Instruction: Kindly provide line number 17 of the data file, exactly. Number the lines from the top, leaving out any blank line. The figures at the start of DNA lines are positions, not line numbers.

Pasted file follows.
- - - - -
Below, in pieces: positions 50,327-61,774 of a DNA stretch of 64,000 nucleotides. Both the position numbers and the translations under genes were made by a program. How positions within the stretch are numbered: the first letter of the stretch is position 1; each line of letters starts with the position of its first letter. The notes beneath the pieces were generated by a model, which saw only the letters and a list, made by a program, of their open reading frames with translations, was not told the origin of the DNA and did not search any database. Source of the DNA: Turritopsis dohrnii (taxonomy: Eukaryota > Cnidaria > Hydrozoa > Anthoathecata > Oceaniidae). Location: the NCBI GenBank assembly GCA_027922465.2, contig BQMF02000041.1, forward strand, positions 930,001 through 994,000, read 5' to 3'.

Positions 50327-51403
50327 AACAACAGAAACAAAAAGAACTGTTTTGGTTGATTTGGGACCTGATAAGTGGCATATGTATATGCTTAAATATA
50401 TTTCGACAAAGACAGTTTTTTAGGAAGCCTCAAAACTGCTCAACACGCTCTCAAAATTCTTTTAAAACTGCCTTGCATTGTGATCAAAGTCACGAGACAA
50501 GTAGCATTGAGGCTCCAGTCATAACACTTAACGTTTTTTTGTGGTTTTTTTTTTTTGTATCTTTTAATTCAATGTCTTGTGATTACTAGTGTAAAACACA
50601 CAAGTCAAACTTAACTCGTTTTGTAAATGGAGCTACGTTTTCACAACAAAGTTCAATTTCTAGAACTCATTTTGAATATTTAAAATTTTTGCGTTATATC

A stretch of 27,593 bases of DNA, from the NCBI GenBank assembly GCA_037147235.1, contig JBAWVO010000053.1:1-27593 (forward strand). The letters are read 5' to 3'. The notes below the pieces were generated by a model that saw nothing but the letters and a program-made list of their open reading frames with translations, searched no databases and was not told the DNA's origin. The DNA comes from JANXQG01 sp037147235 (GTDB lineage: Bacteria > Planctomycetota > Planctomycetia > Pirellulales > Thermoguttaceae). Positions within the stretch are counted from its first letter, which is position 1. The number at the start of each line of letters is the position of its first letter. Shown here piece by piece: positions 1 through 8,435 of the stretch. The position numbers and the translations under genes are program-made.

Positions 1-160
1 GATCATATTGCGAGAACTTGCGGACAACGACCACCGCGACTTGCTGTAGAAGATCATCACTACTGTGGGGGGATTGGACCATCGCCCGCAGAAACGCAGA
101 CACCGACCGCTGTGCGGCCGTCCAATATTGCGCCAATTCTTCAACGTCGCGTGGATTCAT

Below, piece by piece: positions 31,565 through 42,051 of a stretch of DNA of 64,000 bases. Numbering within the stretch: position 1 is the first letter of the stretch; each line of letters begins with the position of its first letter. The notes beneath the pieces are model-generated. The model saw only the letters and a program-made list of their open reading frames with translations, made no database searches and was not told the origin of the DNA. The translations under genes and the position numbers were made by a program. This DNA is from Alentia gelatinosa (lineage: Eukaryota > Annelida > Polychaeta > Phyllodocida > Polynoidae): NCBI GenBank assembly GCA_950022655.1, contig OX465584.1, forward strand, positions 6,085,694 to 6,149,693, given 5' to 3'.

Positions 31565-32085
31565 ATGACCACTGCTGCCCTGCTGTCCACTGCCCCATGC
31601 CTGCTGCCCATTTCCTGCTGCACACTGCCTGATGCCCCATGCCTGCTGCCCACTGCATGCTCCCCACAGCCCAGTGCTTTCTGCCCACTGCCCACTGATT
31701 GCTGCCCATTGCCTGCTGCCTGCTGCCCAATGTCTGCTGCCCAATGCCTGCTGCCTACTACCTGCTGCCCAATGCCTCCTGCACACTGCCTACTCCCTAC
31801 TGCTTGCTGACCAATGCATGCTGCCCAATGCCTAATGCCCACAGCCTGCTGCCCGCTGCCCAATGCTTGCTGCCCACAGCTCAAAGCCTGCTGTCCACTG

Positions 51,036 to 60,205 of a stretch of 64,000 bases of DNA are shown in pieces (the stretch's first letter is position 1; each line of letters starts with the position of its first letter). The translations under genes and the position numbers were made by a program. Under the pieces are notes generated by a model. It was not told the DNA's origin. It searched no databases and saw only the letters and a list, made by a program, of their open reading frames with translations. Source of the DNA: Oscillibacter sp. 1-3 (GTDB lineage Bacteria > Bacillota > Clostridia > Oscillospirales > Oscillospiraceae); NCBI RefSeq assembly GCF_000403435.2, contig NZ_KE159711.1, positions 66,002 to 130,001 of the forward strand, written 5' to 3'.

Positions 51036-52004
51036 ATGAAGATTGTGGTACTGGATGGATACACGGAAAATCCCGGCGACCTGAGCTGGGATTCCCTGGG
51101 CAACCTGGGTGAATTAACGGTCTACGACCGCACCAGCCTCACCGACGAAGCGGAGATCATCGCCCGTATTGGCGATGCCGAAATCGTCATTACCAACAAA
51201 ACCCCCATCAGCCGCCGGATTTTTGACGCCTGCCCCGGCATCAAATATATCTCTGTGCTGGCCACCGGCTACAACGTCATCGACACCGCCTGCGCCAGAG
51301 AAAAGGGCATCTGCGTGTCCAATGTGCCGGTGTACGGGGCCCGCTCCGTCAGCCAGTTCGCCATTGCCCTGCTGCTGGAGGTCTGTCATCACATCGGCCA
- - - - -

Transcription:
Positions 51,036 to 60,205 of a stretch of 64,000 bases of DNA are shown in pieces (the stretch's first letter is position 1; each line of letters starts with the position of its first letter). The translations under genes and the position numbers were made by a program. Under the pieces are notes generated by a model. It was not told the DNA's origin. It searched no databases and saw only the letters and a list, made by a program, of their open reading frames with translations. Source of the DNA: Oscillibacter sp. 1-3 (GTDB lineage Bacteria > Bacillota > Clostridia > Oscillospirales > Oscillospiraceae); NCBI RefSeq assembly GCF_000403435.2, contig NZ_KE159711.1, positions 66,002 to 130,001 of the forward strand, written 5' to 3'.